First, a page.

April 18, 2013
Place a drop of pure sandalwood oil between your eyes and let the sweet, woody odor center and enhance your meditation and your thoughts. Use it in a perfume and it will be complex, consistent and supportive, lending depth and character. For millennia, over 4,000 years, the sandalwood tree has had a sacred history and its uses are many. With a warm, soft and sweet, woody, spicy, balsamic scent that is also described as buttery, animalic and creamy, the thick yellow/golden oil is highly prized around the world.
Santalum album aka Mysore
There are many species of sandalwood in the world with the most desired species being Santalum album or white sandalwood (also known as Mysore sandalwood). Although found elsewhere, it has historically come from East India where cultivation, harvest and the art of distillation have been practiced for centuries. It is also called the fragrant gold of the Indian forest. The ‘sandalwood belt’ runs through Tamil Nadu, Karnatika and Kerala states where most remaining natural stands of white sandalwood can be found. In its native habitat it grows in hilly, rocky terrain that supports mixed forests.
Sandalwood Botanical drawing from Edwardian Apothecary
The small evergreen trees grow to about 50 feet with a dark brown bark that develops deep vertical cracks as it ages. Leaves are leathery and flowers are small and may be sweetly fragrant. They are difficult to propagate artificially but will re-sprout from roots and grow best from seeds that have passed through the digestive systems of birds. Sandalwood trees are parasitic and require other trees to provide nutrients that it obtains through specialized root structures called haustoria. Once a sandalwood tree is established it must grow for 10 years before the aromatic heartwood begins to form. After 20 years the heartwood forms more rapidly and is at its prime at 50 to 60 years of age. The heartwood is dark and rich and is found at the center of the trunk extending just a bit into the branches and deep into the roots where the oil content is highest.
There are historically sixteen species of aromatic sandalwood found in India, Australia and the Pacific Islands. One species, actually found in islands off the coast of Chile, is extinct and the last individual of a Samoan species, S. yasi, was thought to have been cut in the last few years. The Hawaiian Islands historically supported populations of eight species or one quarter of all sandalwood species, including the fragrant species Santalum paniculatum, the oil of which is just now becoming available after devastation to the sandalwood trees during the late 1700s into the middle of the next century as they were harvested for export to China. White sandalwood (mysore sandalwood) or S. album, is found in Australia, Indonesia and India with India being the historical source of this highly valued timber. Vanuatu and New Caledonia are the home to S. austrocaledonicum which is commonly used as a substitute for white sandalwood. Australia also produces sandalwood oil, S. spicatum, which has a somewhat sharp and resinous topnote but dries down to a very nice sandalwood base. There is another tree that yields an essential oil sometimes known as West Indian Sandalwood-Amyris (amyris balsamifera). It is not true Sandalwood, but is often used as a sandalwood subsitute and is a cheaper alternative.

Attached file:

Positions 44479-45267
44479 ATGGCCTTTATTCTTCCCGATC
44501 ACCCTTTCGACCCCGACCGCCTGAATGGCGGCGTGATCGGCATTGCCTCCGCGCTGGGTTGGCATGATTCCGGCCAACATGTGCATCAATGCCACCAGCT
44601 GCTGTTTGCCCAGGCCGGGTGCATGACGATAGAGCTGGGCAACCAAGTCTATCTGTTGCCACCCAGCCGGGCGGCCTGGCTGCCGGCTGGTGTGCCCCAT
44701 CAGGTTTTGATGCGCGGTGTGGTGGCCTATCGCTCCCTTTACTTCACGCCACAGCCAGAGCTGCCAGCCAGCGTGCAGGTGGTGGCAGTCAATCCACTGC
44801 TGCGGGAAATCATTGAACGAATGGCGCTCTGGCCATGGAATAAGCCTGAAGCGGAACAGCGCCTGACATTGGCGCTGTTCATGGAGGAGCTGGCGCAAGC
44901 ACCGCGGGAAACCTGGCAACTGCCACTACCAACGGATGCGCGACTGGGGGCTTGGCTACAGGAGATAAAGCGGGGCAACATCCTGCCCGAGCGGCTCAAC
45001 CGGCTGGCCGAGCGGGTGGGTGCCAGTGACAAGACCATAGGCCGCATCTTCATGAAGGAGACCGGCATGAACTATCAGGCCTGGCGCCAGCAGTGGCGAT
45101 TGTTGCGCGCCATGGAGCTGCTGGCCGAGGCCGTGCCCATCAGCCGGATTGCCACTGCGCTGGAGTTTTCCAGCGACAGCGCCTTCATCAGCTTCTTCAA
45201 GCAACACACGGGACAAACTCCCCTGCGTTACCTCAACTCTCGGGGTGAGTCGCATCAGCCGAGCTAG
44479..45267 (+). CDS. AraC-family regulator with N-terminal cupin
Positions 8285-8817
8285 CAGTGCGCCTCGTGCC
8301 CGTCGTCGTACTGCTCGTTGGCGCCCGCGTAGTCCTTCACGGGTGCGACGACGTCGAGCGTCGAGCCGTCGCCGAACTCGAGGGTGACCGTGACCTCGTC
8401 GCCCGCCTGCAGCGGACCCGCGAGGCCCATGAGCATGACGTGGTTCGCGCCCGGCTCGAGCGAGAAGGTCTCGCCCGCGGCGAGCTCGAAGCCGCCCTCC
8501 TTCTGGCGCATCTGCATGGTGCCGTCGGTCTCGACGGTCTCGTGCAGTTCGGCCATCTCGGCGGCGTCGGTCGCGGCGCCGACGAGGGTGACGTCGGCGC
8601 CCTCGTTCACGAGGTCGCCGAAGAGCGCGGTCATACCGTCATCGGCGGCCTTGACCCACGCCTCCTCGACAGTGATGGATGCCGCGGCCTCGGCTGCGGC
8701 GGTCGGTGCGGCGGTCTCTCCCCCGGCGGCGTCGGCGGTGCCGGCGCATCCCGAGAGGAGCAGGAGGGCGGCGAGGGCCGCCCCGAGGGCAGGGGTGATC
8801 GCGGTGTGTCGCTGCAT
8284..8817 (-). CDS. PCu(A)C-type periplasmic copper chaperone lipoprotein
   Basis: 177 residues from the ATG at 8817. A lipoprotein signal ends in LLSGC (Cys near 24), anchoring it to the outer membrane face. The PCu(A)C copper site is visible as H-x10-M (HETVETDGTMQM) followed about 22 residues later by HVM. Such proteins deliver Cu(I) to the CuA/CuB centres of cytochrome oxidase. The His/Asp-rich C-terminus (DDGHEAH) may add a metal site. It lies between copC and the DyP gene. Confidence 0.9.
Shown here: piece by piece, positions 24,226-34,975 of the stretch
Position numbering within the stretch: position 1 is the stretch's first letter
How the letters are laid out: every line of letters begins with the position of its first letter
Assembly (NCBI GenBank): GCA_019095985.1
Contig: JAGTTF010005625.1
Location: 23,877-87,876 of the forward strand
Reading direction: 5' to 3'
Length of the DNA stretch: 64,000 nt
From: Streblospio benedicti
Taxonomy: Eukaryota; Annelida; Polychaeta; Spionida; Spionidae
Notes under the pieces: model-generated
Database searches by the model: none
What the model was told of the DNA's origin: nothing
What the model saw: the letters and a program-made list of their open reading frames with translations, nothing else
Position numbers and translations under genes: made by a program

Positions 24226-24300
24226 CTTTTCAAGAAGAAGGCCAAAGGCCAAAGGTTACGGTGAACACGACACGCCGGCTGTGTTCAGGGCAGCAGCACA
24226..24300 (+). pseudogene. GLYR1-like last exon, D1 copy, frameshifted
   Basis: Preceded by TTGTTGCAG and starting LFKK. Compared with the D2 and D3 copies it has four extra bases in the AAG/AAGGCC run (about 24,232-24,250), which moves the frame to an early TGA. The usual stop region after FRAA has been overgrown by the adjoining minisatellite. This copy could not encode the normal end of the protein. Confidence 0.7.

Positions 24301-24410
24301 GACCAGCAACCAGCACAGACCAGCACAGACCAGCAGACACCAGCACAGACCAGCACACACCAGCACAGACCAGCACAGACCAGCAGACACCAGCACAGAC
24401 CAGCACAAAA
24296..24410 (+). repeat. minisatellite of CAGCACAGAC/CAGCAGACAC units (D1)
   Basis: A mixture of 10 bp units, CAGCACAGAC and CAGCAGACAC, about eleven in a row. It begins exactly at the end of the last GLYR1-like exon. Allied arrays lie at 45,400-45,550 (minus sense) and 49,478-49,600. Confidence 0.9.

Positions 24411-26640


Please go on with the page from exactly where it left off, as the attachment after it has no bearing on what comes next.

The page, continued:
It is hard to be certain that any sandalwood oil on the market is sustainably sourced and grown according to the laws of the country and such information is beyond the scope of this post. Most countries recognize the importance of regulating and maintaining healthy sandalwood populations but the high value and the long wait for mature trees has led to rampant illegal harvesting, especially in India. There was a famous sandalwood bandit in India named Koose Muniswamy Veerappan, who illegally logged thousands of tons of sandalwood (and poached elephants), murdered over 100 people including government officials, kidnapped a famous actor, and was finally killed in 2004. It is especially difficult to know if any sandalwood claiming to be from India is legally and sustainably harvested.
The process of distillation of sandalwood essential oil in India is a complicated and highly regulated practice. The tree is harvested by pulling up the entire tree, roots and all, during the rainy season when labor is reduced. The tree is chopped into pieces called billets and even the sawdust from the process is saved. The vital heartwood carefully removed by skilled workers for distillation. Even the less aromatic branches without heartwood are auctioned off in the hopes that they have a bit of fragrance if they were near the heartwood.
Old distillation drawing
The billets are chopped and then powdered for distillation. In the traditional process the sandalwood powder was (and still is in some places) soaked and then distilled over an open fire into a copper receiving vessel and then purified. Steam distillation uses a coarser powder and, rather than a water bath, steam is passed over the sandalwood powder to give a higher yield of the oil. Recently, carbon dioxide or CO2 extraction has been used. This method gives an odor that is most true to the wood and is much more energy efficient. However, many feel that the traditionally hydro-distilled oil has the finest aroma.